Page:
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Flashback Fridays: A Double Look Back at Denver

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As this summer’s Archives Intern at Southwest, I’m honored to be able to follow in Brian’s Flashback Fridays’ footsteps.  This week, I start that journey by taking a look at Southwest’s history of service to Denver. 

This week marked 30 years since Southwest’s first flight to the Mile High City, so it seemed the perfect topic for me to embark on my first archival excavation to see what I could uncover.  My research turned up a wide variety of artifacts that highlight the diversity of materials Southwest keeps in its archives to remember its history, which you’ll see at the end of the post.

Southwest first began service to Denver Stapleton Airport on May 26, 1983, serving Albuquerque, El Paso, and Phoenix. Fares from Denver to Albuquerque started at only $55 for Executive Class (peak)and $40 for Pleasure (off-peak, after 7:00 p.m.). Through a subleasing agreement, Southwest shared Gate 29 in Concourse D with Ozark Airlines and started off with just 16 Employees. 

Flash Back Friday

According to Southwest tradition, an opening party was held to welcome the first arrival at 7:55 a.m. from Albuquerque and to send off the first departure at 8:15 a.m. This photo shows Colorado Governor Richard Lamm, Denver Deputy Mayor Harold Cook, Station Manager Carl Warrell, and other dignitaries joining Herb Kelleher for the traditional ribbon-cutting ceremony.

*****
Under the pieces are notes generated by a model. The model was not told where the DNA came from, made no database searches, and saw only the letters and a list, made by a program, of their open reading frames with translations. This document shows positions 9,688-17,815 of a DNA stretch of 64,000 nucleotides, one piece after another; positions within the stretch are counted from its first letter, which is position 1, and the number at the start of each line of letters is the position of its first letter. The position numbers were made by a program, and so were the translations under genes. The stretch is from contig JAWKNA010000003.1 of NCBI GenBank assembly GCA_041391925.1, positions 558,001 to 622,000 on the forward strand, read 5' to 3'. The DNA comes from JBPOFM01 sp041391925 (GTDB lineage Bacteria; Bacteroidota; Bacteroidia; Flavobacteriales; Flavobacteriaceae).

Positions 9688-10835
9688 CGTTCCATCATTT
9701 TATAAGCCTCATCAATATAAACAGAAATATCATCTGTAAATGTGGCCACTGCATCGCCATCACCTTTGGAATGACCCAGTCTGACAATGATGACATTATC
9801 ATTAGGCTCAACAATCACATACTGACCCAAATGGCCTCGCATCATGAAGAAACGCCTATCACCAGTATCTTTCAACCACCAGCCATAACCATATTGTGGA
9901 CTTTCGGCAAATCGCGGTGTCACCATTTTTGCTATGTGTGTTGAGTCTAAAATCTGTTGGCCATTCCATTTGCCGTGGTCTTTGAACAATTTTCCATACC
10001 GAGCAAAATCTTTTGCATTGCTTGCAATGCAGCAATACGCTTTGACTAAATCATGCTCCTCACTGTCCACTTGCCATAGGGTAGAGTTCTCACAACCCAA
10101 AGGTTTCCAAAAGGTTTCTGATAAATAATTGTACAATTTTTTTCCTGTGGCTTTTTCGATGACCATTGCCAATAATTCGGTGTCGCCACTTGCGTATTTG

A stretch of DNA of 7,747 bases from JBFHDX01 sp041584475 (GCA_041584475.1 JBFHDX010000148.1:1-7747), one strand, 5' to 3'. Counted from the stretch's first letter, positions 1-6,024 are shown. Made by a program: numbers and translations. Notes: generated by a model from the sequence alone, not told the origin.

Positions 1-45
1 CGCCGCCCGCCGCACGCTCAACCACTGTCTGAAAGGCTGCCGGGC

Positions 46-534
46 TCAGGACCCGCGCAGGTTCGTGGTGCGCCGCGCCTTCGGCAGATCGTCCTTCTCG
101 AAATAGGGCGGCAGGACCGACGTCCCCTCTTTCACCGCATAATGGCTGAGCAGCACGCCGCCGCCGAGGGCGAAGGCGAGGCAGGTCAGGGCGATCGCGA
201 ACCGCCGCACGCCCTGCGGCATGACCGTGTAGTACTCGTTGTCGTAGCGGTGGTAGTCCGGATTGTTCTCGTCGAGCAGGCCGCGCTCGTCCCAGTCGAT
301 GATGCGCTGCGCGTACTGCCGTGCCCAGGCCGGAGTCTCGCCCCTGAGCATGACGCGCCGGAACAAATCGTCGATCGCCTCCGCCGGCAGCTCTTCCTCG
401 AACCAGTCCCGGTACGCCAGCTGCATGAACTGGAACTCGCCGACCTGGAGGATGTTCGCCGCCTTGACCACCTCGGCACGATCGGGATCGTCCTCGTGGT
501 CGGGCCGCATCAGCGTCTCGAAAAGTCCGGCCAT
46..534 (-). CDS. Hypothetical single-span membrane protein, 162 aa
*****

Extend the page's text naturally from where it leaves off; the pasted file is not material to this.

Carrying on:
Flash Back Friday

The photo above shows a better picture of Gate 29 decked out in Southwest red, orange and gold decorations. It appears there were a lot of Customers wanting to be on that inaugural flight! If you look at the window on the right, you can just make out the Southwest logo on the tail of the Boeing 737-200 preparing for this special flight.

Flash Back Friday

New schedules had to be printed, of course, to include Southwest’s newest station. 

Southwest ended service to Stapleton Airport in 1985 due to overcrowding of the airport that led to long delays. Stapleton accounted for half of all of Southwest’s systemwide delays, and, at the time, it was not possible to lease any more gates to provide better service. With the purchase of Morris Air in December 1993 Southwest, technically provided service to Denver as it continued the subsidiary’s flights until Morris was fully merged in the summer of 1994.

In 1995, Stapleton Airport was replaced with the larger Denver International Airport, but Southwest didn’t start up service to the new airport right away as high fees at the newly built airport wouldn’t have allowed Southwest to provide low fares. By 2006, Denver International Airport had reduced its passenger and operating fees, making the time ripe for Southwest to return to Denver. Denver International Airport also ranked high for ontime arrivals, which had originally been a problem with Southwest’s quick aircraft turn times and crowded runways at Stapleton. Service began on January 3 with the usual inaugural party, this time with a New Year’s Eve CHEERS theme. 

Flash Back Friday

This picture, which ran as the cover of our Employee newsletter LUVLines in February 2006, shows CEO Gary Kelly celebrating the opening with a super-sized plastic champagne glass. 

The Archive’s mission is to collect artifacts that represent not only the work of Southwest, but also its Fun-LUVing Attitude and Culture. Case in point, if you walk into the Southwest Archives, one of the first things you’ll notice is that we’ve even stored Gary’s champagne glasses from this event.

Southwest now operates 19 gates at Denver International Airport with 1,715 Employees. Denver is Southwest’s fifth busiest airport in terms of daily departures with service to 55 airports. Now that’s something to cheer about!